"Authorize them" in the sense that Section 215 of the Patriot Act was poorly written to encompass "business records" for parties "relevant to an authorized investigation" OR pertaining either to a suspected "agent of a foreign power" or someone in direct contact with the suspect, or pertaining to the "activities" of a suspect, rather than "relevant to the authorized investigation" AND with agency, contact, or shared activity. This means that all sorts of other business records might be "relevant" and meet the criteria as authorized, as the recent NSA leaks and thus by proxy the FISC have shown us they believe to be true.

The surveillance programs are authorized by the Foreign Intelligence Surveillance Act (FISA), which itself was enacted by Congress in 1978 to establish the legal structure to carry out these programs, but also to prevent government abuses, such as surveillance of Americans without approval from the federal courts. The Act authorizes the government to gather communications and other information for foreign intelligence purposes. It also establishes privacy protections, oversight mechanisms (including court review), and other restrictions to protect privacy rights of Americans.

The laws that have established and reauthorized these programs since 9/11 have passed by mostly overwhelming margins. For example, the phone call business record program was reauthorized most recently on May 26, 2011 by a vote of 72-23 in the Senate and 250-153 in the House. The internet communications program was reauthorized most recently on December 30, 2012 by a vote of 73-22 in the Senate and 301-118 in the House.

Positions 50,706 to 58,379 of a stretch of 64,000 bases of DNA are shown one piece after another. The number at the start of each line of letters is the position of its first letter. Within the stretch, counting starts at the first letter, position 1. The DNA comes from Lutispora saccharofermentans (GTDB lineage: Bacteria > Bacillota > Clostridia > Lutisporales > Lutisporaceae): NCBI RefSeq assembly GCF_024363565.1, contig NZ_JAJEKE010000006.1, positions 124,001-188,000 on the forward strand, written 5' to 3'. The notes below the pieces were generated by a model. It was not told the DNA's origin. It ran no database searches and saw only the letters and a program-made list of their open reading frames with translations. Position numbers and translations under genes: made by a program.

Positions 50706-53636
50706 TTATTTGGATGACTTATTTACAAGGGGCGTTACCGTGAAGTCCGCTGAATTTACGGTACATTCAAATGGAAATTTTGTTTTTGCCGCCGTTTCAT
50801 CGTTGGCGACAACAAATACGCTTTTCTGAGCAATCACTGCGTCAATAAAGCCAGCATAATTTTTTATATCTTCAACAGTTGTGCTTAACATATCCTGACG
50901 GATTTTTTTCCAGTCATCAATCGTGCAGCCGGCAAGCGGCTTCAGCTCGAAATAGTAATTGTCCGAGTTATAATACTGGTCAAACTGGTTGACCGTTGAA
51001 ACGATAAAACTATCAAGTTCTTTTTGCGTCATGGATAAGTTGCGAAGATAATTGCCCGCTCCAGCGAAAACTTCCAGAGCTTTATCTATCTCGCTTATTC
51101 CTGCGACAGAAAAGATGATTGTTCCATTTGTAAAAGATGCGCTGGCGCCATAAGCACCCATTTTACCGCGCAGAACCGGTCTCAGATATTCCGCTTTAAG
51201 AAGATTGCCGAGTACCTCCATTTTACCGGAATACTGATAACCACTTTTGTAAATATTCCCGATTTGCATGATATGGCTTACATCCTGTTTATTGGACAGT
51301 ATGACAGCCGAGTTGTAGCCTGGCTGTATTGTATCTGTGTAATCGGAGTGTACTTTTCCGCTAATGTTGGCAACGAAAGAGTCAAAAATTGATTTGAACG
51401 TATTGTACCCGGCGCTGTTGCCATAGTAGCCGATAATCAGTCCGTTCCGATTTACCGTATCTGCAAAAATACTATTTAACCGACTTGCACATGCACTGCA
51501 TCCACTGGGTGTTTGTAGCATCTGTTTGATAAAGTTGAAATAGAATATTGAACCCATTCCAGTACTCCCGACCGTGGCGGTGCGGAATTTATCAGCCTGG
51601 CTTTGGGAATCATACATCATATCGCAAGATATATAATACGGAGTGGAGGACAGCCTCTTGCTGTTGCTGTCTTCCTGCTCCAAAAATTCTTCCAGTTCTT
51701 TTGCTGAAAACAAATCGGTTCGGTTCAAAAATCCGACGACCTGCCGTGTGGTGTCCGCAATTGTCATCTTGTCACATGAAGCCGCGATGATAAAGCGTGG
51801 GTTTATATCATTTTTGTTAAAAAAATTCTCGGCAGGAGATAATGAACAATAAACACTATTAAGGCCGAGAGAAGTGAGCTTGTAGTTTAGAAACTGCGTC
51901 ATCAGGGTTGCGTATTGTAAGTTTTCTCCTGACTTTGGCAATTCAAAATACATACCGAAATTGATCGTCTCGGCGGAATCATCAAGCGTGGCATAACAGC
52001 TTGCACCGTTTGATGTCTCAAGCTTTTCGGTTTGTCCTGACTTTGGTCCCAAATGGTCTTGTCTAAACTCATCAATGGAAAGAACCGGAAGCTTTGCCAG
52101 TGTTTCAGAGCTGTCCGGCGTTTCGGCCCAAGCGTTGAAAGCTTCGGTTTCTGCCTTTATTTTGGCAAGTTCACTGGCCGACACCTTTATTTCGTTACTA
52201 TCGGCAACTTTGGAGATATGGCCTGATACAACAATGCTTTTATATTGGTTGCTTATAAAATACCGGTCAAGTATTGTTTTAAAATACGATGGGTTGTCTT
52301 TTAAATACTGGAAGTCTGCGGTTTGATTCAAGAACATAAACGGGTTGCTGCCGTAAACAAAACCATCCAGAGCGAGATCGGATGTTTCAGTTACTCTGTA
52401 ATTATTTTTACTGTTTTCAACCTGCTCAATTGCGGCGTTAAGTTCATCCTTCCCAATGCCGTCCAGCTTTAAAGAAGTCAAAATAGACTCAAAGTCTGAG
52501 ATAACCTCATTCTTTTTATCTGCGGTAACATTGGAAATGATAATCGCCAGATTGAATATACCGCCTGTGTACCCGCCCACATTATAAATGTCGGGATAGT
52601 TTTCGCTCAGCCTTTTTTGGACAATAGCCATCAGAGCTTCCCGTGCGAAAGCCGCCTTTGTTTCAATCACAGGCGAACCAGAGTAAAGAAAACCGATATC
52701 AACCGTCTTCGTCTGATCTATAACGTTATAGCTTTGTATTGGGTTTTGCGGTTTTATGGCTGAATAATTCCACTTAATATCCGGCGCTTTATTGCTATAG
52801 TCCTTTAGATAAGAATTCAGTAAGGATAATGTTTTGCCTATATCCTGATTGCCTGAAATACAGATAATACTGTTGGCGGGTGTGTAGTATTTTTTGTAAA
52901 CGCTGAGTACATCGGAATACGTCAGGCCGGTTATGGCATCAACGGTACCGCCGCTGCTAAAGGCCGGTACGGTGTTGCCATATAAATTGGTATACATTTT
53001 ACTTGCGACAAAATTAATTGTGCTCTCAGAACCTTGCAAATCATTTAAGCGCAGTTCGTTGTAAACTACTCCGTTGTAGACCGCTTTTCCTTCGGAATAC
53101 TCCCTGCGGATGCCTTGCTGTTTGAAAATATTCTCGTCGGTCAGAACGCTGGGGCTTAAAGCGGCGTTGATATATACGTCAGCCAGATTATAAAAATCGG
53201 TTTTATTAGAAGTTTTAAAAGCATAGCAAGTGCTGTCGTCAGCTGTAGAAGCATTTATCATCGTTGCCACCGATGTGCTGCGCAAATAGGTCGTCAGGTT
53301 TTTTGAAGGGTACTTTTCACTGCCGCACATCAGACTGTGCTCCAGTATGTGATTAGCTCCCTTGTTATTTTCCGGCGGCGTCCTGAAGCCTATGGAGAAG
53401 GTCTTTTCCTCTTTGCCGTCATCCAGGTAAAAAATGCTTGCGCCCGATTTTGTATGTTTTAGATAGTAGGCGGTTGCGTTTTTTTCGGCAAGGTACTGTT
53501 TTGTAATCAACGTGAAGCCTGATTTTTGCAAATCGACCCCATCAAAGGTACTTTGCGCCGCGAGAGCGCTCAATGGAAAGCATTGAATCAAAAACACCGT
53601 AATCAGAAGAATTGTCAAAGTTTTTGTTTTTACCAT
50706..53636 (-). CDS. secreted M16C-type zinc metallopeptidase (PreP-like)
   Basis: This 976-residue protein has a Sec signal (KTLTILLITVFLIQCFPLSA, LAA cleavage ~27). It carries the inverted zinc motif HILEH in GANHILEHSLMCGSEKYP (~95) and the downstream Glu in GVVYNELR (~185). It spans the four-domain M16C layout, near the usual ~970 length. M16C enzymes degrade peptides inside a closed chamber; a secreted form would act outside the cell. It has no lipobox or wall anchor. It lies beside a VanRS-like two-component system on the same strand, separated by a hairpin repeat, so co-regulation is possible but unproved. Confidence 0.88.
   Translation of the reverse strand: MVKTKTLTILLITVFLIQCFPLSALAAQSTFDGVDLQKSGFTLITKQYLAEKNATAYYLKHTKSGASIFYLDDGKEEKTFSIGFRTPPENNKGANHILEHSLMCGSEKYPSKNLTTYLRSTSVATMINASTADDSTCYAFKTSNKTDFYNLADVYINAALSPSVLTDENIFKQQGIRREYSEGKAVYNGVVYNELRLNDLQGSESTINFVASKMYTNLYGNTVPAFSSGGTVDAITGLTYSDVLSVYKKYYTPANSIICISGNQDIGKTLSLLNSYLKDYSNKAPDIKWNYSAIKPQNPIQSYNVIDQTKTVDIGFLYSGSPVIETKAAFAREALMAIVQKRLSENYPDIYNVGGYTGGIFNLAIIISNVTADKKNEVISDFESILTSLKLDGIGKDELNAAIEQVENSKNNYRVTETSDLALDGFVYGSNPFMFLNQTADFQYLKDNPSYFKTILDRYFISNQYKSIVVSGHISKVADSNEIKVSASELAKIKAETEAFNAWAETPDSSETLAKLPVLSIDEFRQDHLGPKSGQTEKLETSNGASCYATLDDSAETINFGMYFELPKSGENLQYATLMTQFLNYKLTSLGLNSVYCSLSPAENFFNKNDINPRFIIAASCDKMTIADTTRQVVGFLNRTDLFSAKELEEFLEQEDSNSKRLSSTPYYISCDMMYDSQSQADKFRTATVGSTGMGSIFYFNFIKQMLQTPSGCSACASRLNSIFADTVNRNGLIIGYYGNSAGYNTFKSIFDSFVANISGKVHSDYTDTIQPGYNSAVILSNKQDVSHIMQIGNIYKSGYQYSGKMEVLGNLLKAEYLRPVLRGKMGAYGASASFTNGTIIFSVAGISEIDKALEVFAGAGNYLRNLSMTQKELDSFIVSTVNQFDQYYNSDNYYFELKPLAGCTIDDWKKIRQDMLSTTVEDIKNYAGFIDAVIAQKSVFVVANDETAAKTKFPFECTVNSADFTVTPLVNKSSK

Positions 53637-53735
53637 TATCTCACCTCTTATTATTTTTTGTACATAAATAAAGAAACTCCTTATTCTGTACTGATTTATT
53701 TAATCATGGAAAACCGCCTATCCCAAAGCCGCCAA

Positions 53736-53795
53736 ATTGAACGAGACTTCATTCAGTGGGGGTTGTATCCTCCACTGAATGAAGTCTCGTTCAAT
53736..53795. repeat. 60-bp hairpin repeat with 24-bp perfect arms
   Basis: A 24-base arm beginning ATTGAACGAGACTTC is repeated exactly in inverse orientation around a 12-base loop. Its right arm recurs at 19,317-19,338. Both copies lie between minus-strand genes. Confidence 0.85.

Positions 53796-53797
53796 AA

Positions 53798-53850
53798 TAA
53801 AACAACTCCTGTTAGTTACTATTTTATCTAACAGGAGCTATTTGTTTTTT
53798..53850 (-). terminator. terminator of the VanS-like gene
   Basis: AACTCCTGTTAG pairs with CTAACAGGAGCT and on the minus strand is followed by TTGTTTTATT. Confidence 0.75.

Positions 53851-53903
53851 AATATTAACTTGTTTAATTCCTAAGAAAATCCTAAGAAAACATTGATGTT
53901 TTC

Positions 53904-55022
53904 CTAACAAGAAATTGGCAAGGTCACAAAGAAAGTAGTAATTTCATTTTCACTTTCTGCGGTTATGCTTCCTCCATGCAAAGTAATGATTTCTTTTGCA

And yet while the FISC is happy to continue the renewal of these programs as it did on July 19, some of our esteemed elected representatives in the House are not so happy: "In terms of the oversight function, I feel inadequate most of the time," said Rep. Jan Schakowsky (D-IL), a member of the House Intelligence Committee. Bulk surveillance "certainly was approved by Congress. Was it approved by a fully knowing Congress? That is not the case."

And a few weeks ago we saw the House of Representatives came within eight votes of defunding the NSA program that collects telephone metadata by amendment.

Attached to this letter is a brief summary of the two intelligence surveillance programs that were recently disclosed in media articles. While I very much regret the disclosure of classified information in a way that will damage our ability to identify and stop terrorist activity, I believe it is important to ensure that the public record now available on these programs is accurate and provided with the proper context.

These programs may provide some security, but I believe our security as a nation is worth little if the values of freedom, personal privacy, and transparency and accountability in democratic government are ruined in the process. I therefore welcome any and all further information on these programs in order to promote a healthy, accurate understanding of their Constitutional context.

Again, thank you for contacting me with your concerns and comments. I appreciate knowing your views and hope you continue to inform me of issues that matter to you.

Sincerely yours,

Dianne Feinstein
United States Senator

Sincerely yours,

H. Parker Shelton
Microsoft Corporation
Johns Hopkins University '10

All comments expressed above are my own personal opinion and do not necessarily represent those of my employer or alma mater.